Being HIV positive and staying on antiretroviral therapy in Africa: A qualitative systematic review and theoretical model

10 Jan 2019

Background

Adherence to antiretroviral therapy (ART) and long-term uninterrupted engagement in HIV care is difficult for HIV-positive people, and randomized trials of specific techniques to promote adherence often show small or negligible effects. Understanding what influences decision-making in HIV-positive people in Africa may help researchers and policy makers in the development of broader, more effective interventions and policies.

Methods

We used thematic synthesis and a grounded theory approach to generate a detailed narrative and theoretical model reflecting life with HIV in Africa, and how this influences ART adherence and engagement decisions. We included qualitative primary studies that explored perspectives, perceptions and experiences of HIV-positive people, caregivers and healthcare service providers. We searched databases from 1 January 2013 to 9 December 2016, screened all studies, and selected those for inclusion using purposeful sampling methods. Included studies were coded with Atlas.ti, and we assessed methodological quality across five domains.

Results

We included 59 studies from Africa in the synthesis. Nine themes emerged which we grouped under three main headings. First, people who are HIV-positive live in a complicated world where they must navigate the challenges presented by poverty, competing priorities, unpredictable life events, social identity, gender norms, stigma, and medical pluralism—these influences can make initiating and maintaining ART difficult. Second, the health system is generally seen as punishing and uninviting and this can drive HIV-positive people out of care. Third, long-term engagement and adherence requires adaptation and incorporation of ART into daily life, a process which is facilitated by: inherent self-efficacy, social responsibilities, previous HIV-related illnesses and emotional, practical or financial support. These factors together can lead to a “tipping point”, a point in time when patients choose to either engage or disengage from care. HIV-positive people may cycle in and out of these care states in response to fluctuations in influences over time.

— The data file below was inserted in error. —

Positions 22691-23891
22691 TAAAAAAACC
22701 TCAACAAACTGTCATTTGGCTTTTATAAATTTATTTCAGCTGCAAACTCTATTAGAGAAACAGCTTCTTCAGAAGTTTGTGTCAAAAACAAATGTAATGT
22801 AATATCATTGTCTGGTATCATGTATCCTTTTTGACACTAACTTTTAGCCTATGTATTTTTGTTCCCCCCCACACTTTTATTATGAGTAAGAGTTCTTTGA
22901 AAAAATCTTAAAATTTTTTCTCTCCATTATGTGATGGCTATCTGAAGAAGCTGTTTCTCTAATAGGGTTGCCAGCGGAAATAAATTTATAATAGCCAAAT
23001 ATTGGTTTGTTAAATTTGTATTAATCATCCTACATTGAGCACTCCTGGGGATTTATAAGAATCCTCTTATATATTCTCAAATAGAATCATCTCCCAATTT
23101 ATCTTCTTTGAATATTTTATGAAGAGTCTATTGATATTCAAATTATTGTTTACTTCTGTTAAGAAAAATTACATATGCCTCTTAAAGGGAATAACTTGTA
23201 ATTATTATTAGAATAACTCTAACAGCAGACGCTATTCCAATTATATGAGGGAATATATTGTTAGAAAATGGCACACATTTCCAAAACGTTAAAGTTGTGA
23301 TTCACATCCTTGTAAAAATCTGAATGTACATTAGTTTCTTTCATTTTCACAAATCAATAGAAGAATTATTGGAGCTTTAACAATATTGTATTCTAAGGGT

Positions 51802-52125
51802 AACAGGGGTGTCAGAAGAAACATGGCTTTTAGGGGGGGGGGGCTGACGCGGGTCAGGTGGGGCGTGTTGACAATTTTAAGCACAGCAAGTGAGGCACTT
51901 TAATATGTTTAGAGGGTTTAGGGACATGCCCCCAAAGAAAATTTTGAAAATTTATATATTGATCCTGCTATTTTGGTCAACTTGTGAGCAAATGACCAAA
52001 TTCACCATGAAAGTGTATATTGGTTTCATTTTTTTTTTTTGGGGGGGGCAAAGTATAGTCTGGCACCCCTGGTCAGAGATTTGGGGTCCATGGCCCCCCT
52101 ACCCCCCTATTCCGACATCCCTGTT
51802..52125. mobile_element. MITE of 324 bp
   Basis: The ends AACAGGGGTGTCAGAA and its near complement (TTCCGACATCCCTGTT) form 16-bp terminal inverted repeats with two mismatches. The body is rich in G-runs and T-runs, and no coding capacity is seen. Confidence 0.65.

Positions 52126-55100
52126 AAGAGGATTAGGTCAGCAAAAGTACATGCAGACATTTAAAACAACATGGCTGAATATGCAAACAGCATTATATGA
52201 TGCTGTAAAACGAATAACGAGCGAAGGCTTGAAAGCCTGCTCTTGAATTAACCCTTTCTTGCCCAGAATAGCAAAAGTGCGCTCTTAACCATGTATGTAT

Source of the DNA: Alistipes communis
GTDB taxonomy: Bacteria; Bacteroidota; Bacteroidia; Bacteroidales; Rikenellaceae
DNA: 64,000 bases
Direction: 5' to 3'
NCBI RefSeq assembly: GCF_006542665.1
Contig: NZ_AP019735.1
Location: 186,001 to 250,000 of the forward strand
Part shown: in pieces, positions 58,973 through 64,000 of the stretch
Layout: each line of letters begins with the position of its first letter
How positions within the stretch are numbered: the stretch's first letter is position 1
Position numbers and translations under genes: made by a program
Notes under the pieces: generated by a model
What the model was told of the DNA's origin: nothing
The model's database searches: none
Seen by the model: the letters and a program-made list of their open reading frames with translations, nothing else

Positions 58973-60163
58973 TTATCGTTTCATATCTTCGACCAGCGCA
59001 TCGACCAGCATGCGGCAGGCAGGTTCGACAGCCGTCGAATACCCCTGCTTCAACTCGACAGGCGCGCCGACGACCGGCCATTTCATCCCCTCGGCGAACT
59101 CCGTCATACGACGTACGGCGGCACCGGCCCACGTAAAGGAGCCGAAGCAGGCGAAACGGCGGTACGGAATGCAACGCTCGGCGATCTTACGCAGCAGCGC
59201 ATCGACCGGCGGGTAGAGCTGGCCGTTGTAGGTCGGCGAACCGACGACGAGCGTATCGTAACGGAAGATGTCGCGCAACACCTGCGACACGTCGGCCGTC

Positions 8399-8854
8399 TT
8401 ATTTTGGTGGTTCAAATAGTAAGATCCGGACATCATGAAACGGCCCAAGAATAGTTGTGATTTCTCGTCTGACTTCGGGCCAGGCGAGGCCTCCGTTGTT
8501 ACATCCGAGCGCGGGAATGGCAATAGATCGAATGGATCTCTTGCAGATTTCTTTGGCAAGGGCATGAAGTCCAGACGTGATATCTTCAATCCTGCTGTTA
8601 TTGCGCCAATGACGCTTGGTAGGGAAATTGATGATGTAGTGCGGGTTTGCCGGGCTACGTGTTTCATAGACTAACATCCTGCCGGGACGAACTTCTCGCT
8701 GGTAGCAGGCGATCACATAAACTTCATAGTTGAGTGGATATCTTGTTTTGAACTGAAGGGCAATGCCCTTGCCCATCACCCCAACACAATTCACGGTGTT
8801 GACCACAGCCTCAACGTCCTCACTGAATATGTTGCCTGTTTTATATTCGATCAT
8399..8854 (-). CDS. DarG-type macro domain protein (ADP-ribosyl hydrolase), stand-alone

Conclusion

This analysis provides a practical theory, arising from thematic synthesis of research, to help understand the dynamics of adherence to ART and engagement in HIV care. This can contribute to the design of service delivery approaches, and informed thinking and action on the part of policy makers, providers, and society: to understand what it is to be HIV-positive in Africa and how attitudes and the health service need to shift to help those with HIV lead ‘normal’ lives.

HIV/AIDS